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Democracy & Technology Blog “A first step toward content control”

Over at the Washington Times, Internet regulation is being described as an “unholy scheme.” According to Editor Emeritus Wesley Pruden, this is a first step toward content control.

Anyone paying attention can see how this would be a first step toward revival of the so-called Fairness Doctrine, sought by Barack Obama and the Democrats since he first arrived in Washington. The Fairness Doctrine would require broadcasters, definitely including the cable-TV networks, to provide airtime for anyone criticized by someone else on the air. That, too, sounds good to the inattentive and the well-meaning. What could be nicer than never having to hear anyone say discouraging things about you?

John Fund at the Wall Street Journal reveals how Internet regulation is backed by some of the same left-wing foundations that lavishly gave in support of campaign finance laws.

After McCain-Feingold passed, several of the foundations involved in the effort began shifting their attention to “media reform”–a movement to impose government controls on Internet companies somewhat related to the long-defunct “Fairness Doctrine” that used to regulate TV and radio companies. After McCain- Feingold passed, several of the foundations involved in that effort began shifting their attention to “media reform” movement. In a 2005 interview with the progressive website Buzzflash, Mr. McChesney said that campaign-finance reform advocate Josh Silver approached him and “said let’s get to work on getting popular involvement in media policy making.” Together the two founded Free Press.
Free Press and allied groups such as MoveOn.org quickly got funding. Of the eight major foundations that provided the vast bulk of money for campaign-finance reform, six became major funders of the media-reform movement. (They are the Pew Charitable Trusts, Bill Moyers’s Schumann Center for Media and Democracy, the Joyce Foundation, George Soros’s Open Society Institute, the Ford Foundation, and the John D. and Catherine T. MacArthur Foundation.) Free Press today has 40 staffers and an annual budget of $4 million.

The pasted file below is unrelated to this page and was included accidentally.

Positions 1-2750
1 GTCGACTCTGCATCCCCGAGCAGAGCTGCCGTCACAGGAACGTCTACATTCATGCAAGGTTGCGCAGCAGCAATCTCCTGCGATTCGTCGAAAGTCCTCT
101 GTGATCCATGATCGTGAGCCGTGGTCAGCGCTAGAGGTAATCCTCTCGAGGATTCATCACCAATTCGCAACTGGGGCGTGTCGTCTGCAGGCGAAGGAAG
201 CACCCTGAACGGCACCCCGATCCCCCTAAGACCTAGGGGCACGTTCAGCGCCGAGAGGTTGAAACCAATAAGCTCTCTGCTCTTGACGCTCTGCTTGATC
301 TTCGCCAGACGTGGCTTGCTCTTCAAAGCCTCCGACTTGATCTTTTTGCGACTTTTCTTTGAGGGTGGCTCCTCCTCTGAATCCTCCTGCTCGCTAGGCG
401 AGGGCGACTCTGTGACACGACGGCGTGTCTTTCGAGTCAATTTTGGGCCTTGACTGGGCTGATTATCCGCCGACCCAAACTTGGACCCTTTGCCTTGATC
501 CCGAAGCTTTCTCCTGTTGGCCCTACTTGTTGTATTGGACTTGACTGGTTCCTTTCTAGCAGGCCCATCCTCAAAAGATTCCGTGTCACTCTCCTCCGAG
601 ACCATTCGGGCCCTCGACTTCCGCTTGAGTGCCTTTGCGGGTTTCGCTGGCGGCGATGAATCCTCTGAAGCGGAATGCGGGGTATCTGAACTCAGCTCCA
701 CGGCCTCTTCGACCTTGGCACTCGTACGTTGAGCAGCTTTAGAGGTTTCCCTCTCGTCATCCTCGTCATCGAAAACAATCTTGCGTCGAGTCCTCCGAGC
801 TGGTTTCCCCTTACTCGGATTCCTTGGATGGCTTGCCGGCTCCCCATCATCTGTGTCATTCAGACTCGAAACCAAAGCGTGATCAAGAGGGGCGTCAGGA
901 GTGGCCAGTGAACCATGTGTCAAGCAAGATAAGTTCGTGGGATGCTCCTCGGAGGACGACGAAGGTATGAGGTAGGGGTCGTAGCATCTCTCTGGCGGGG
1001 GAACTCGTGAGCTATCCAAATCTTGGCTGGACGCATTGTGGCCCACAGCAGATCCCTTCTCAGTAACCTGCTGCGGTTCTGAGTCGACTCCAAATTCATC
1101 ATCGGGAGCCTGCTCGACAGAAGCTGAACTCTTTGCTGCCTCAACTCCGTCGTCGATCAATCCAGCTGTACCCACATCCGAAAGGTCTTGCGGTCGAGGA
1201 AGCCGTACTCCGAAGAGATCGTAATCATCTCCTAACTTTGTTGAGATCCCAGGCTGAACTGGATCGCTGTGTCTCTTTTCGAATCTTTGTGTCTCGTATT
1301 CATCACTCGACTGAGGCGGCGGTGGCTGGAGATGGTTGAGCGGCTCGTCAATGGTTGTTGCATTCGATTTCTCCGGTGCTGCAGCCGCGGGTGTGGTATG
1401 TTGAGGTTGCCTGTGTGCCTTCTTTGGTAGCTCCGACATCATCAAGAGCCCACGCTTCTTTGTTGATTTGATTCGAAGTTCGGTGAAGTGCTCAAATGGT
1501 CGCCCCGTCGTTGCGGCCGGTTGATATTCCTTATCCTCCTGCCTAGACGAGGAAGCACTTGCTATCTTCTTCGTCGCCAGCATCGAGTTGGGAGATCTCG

Internet regulation is clearly about restoring an agency that is a monument to the New Deal and that is becoming increasingly irrelevant as communications services migrate to the Internet.
Still, the action the FCC took today was quite modest. Although we have not seen the Order, reports indicate it won’t include the worst features of previous proposals – which would have treated broadband like a commodity and relegated it to common carrier status, even though it is an extremely dynamic industry which continues to deliver better service at lower prices. Now that the draconian proposals are off the table, investors may gain a significant measure of reassurance.

Hance Haney

Director and Senior Fellow of the Technology & Democracy Project
Hance Haney served as Director and Senior Fellow of the Technology & Democracy Project at the Discovery Institute, in Washington, D.C. Haney spent ten years as an aide to former Senator Bob Packwood (OR), and advised him in his capacity as chairman of the Senate Communications Subcommittee during the deliberations leading to the Telecommunications Act of 1996. He subsequently held various positions with the United States Telecom Association and Qwest Communications. He earned a B.A. in history from Willamette University and a J.D. from Lewis and Clark Law School in Portland, Oregon.